And so what should have been the easiest diplomacy in the campaign, and what in a video game you'd accomplish by having a high enough stat for the right dialogue option to be available, or sticking a bucket on the cleric's head and helping yourself, became an awesome, hilarious impasse. We rolled for charisma: the cleric was unfazed by our winks, creepier than they were charming. We rolled for knowledge: attempts to pass ourselves off as following the same faith as our modest adversary produced no results. We failed our sneak checks (the DM was already rolling his eyes by this point) and briefly debated just killing the cleric, but I couldn't get a mandate. Eventually, someone recalled they had a disguise spell, and by the skin of their probably pretty fantastic teeth someone else succeeded on their knowledge: our party "remembered" we knew what the head of the order looked like, and The Velvet Partridge snuck around a nearby statue and did his thing (just about) before nonchalantly walking around and convincing the cleric that we had special permission from his superiors.
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Admittedly the whole thing takes a while to get set up, especially if you factor in the artisanal vegan nibbles I insisted on making, and to those weaned on a diet of fast-levelling and bingeing on loot, progression can seem slower than a ticket line when you need a wee. Yet, this change in pace was one of the things I found most refreshing. It leaves you some headspace, and encourages you to role-play dialogue between your party, troll your DM by experimenting with the rules and their willingness to bend them, or fully committing to the fiction and making your character insist on being concussed after taking a blow to the head. If you're already into tabletop stuff you're on the right track, but the sad thing is that for many, even those already on the fringes (playing Magic: The Gathering maybe, a spot of Hearthstone and such) could still be put off by preconceptions, stigma, or the "difficulty" of playing a game they can't pay to win.
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While once-stereotypical views on video gamers slowly dissipate, D&D and its various offshoots still struggle with their own. However, the tide is starting to turn. Sites like Polygon (whatever you think of them) are doing their bit as a mainstream video gaming site to give tabletop play some good exposure, such as this interview with Feargus Urquhart, a man heavily involved with making usually great video game adaptations of D&D and more recently Pathfinder itself. And D&D has another unlikely champion these days in Twitch. The popularity of the streaming service combined with entertaining groups, such as Penny Arcade's Acquisitions Incorporated, characterised by Mike Krahulik's dastardly Jim Darkmagic, means a new level of visibility for these board games and their spin-offs. For anyone curious but intimidated about giving it all a go, these insights into what makes D&D and more tick are invaluable.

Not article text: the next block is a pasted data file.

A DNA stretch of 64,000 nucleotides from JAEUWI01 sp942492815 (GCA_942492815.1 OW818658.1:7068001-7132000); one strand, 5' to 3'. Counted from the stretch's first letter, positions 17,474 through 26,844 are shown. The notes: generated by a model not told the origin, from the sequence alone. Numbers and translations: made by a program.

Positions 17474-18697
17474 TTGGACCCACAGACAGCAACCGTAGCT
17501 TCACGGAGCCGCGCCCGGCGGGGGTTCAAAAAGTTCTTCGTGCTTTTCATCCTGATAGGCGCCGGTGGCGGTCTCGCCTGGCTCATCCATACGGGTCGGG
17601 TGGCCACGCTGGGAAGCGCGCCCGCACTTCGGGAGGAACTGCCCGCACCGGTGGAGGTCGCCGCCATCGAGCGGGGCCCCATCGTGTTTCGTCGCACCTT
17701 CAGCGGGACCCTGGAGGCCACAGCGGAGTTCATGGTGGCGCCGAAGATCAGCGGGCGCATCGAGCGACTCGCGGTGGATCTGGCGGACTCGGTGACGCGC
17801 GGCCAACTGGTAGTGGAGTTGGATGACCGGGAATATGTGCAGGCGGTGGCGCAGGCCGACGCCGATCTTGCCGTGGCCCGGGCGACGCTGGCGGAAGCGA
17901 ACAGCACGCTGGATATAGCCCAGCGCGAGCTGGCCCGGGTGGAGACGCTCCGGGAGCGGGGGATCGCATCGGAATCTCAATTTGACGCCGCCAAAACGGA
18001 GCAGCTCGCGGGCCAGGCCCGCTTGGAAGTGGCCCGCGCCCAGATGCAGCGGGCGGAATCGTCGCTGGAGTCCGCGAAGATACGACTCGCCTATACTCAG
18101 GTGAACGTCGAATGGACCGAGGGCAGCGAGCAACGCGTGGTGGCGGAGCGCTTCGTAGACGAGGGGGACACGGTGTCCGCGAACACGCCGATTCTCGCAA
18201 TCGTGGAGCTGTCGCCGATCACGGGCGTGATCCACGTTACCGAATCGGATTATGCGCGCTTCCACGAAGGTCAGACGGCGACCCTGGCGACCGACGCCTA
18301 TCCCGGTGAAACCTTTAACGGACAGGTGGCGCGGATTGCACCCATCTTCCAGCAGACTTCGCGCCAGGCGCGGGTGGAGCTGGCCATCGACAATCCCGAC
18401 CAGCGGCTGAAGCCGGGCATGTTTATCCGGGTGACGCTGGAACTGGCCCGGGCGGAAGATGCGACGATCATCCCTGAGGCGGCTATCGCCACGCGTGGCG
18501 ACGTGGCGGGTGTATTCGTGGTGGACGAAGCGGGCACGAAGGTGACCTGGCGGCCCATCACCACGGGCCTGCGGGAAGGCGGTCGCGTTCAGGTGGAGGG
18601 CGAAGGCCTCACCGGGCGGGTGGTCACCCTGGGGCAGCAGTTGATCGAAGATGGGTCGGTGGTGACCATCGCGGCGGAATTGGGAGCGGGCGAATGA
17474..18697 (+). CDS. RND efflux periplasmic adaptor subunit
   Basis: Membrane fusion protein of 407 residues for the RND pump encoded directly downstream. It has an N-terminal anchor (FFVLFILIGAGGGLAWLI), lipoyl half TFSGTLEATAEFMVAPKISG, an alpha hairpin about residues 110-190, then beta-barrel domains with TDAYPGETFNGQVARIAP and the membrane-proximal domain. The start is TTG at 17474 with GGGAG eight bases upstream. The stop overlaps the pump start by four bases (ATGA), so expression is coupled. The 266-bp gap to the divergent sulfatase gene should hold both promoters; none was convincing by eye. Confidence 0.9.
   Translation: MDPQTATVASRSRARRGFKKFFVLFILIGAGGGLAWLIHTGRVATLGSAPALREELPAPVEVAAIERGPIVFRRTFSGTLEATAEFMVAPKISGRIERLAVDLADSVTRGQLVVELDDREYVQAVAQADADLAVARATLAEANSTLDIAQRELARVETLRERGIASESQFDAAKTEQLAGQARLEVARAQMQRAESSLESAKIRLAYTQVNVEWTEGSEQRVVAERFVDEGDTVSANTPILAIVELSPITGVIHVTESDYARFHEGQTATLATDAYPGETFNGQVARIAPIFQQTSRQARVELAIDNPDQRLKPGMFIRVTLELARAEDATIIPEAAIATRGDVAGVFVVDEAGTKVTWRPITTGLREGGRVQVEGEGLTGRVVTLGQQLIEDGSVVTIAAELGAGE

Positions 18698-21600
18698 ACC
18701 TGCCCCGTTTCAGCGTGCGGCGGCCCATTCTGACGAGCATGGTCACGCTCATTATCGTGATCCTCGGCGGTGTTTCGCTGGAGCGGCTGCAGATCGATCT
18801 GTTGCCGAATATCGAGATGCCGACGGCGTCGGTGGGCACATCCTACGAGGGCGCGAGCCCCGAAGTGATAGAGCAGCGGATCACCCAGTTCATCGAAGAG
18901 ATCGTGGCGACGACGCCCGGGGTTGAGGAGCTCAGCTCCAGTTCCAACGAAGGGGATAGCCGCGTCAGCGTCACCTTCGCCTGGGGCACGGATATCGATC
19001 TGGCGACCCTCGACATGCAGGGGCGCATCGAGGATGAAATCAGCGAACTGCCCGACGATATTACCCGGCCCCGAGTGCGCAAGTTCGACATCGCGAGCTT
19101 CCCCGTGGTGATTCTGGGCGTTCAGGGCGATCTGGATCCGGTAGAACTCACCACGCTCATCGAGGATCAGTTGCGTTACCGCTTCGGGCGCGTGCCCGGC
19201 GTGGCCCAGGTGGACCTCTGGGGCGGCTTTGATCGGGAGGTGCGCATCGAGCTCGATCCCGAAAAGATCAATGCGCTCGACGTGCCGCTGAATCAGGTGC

So maybe you're still a way from putting down the controller for a set of dice, but I beseech you to give it all a go. Get in the booze and snacks and invent a wacky backstory for the tortured, rugged elf you've always fantasised of (being?). There isn't nearly enough space here to relate more of the great anecdotes from our Pathfinder session, but the main thrill was in knowing it wasn't pre-scripted. Later in the game, as my until-then useless druid dealt the critical hit to the campaign's fire-elemental boss, replete with super gory descriptions of the kill from our DM, our party triumphantly revelled in how far we'd come: from a hopeless group of strangers to a seasoned band of inseparable Pathfinders, perhaps in real life, too.